T. cruzi amastigotes were maintained on MRC-5 cells in minimal essential medium (MEM) supplemented with 20 mM L-glutamine, 16.5 mM sodium hydrogen carbonate and FCSi (5%) at 37ºC and 5% CO2. To determine the in vitro anti-trypanosomal activity, 4 x 103 MRC-5 cells and 4 x 104 parasites were added to each well of a test plate with the compound. After incubation at 37ºC for seven days, the parasite growth was assessed by adding the ?-galactosidase substrate chlorophenol red ?-D-galactopyranoside (Buckner et al. 1996) for 4 h at 37ºC. The colour reaction was read at 540 nm and the OD values were expressed as a percentage of the blank controls.

Antileishmanial activity - Leishmania infantum amastigotes were collected from an infected donor hamster and used to infect primary peritoneal mouse macro-phages. To determine the in vitro antileishmanial activity, 3 x 104 macrophages were seeded in each well of a 96-well plate. After 48 h incubation at 37ºC and 5% CO2, the cells were washed and infected with L. infantum amastigotes at a multiplicity of 15 parasites per macrophage. Two hours after infection, pre-diluted compounds were added and the plates were further incubated for 120 h at 37ºC and 5% CO2. Then, the cells were fixed with methanol and stained with 10% Giemsa stain for microscopic reading. The total parasite burden, defined as the average number of amastigotes per cell, in the treated wells was compared with that of the control wells.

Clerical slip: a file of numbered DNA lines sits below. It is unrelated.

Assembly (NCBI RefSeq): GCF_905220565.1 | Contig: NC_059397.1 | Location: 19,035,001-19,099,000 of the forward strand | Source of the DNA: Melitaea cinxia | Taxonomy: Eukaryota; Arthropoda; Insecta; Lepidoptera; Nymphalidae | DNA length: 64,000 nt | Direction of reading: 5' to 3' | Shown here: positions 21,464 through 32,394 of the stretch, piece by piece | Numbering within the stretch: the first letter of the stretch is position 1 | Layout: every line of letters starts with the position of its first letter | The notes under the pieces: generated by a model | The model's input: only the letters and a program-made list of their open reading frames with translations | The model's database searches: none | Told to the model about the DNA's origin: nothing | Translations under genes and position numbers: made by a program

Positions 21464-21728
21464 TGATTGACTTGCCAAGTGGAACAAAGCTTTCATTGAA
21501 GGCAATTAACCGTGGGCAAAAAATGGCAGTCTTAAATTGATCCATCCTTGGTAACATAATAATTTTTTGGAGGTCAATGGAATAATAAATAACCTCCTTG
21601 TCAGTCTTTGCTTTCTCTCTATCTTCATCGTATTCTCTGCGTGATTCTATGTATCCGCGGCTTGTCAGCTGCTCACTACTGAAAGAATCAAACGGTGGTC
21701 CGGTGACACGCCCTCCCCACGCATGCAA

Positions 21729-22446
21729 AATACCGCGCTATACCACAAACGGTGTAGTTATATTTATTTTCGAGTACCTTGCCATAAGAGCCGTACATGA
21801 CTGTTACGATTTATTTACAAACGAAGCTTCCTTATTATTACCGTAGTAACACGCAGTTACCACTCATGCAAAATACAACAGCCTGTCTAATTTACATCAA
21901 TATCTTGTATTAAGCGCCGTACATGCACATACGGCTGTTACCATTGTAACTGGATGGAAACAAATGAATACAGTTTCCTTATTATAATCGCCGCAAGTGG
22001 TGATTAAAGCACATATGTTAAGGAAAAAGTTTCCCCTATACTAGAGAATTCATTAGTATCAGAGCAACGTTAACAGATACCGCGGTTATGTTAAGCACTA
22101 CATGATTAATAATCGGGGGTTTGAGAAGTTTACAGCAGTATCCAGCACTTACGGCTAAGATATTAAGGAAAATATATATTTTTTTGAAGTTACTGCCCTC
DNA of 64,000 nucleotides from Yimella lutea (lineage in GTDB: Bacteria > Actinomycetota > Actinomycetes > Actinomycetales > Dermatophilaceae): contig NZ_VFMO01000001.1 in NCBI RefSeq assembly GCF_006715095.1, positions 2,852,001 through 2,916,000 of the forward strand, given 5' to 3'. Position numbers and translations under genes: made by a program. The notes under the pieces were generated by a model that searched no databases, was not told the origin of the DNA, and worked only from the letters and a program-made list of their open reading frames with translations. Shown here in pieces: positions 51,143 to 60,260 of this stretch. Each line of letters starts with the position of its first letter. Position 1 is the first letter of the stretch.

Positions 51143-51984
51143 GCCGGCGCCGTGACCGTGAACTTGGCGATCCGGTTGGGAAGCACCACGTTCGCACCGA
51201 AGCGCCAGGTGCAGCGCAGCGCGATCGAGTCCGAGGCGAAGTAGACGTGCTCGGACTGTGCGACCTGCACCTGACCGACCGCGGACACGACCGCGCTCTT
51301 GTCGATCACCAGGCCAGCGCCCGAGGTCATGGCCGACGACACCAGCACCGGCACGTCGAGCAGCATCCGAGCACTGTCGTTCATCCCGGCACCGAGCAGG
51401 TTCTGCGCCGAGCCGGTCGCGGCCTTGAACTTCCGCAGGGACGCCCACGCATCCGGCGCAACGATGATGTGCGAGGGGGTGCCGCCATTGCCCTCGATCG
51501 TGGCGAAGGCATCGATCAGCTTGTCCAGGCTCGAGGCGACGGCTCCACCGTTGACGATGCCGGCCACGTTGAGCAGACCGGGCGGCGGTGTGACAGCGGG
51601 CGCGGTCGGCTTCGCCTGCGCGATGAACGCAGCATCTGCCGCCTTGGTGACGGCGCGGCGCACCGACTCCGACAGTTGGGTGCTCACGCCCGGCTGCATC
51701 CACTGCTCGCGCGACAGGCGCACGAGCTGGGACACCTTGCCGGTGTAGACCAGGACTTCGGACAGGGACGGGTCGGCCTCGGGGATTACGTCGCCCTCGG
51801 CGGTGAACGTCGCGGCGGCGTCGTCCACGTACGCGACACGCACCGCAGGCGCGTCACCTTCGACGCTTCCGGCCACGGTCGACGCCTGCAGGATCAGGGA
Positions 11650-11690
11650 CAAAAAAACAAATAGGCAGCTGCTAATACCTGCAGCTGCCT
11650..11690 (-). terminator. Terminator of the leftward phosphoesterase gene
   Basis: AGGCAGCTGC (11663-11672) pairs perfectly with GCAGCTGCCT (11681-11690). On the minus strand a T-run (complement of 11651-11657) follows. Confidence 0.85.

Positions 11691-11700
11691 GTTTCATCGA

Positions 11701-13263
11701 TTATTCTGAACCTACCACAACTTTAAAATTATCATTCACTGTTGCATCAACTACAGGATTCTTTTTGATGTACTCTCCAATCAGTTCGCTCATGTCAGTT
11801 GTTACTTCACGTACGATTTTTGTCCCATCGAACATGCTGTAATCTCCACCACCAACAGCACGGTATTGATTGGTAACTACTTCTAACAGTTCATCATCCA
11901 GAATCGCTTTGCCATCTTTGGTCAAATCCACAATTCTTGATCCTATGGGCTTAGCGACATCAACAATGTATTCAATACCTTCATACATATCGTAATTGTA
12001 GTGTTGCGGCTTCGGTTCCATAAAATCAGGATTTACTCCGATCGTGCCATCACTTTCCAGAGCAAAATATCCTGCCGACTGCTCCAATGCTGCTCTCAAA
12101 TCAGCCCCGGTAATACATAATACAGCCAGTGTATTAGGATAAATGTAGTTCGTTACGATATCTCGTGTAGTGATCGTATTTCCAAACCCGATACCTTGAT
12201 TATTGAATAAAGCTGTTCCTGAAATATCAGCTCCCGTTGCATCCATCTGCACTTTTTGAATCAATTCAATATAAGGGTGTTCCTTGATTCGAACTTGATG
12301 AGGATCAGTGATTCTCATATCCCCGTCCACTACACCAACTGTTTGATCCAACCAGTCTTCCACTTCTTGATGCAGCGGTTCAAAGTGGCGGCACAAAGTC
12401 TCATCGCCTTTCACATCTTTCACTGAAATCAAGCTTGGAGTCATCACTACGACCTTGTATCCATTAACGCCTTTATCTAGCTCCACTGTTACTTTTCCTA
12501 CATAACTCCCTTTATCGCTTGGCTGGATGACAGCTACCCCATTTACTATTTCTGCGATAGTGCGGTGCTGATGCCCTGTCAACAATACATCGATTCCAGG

Cytotoxicity assay - MRC-5 cells were cultivated in MEM, supplemented with L-glutamine (20 mM), 16.5 mM sodium hydrogen carbonate and 5% FCSi at 37ºC and 5% CO2. For the assay, 104 MRC-5 cells/well were seeded onto the test plates containing the pre-diluted compounds and incubated at 37ºC and 5% CO2 for 72 h. Cell viability was assessed fluorimetrically 72 h after the addition of resazurin.

Statistical analysis - In each experiment, the 50% of microbial growth (IC50) and human cell growth (CC50) inhibition values were determined using Probit analysis (StatView®). The results were expressed as the means ± standard deviation of two independent experiments.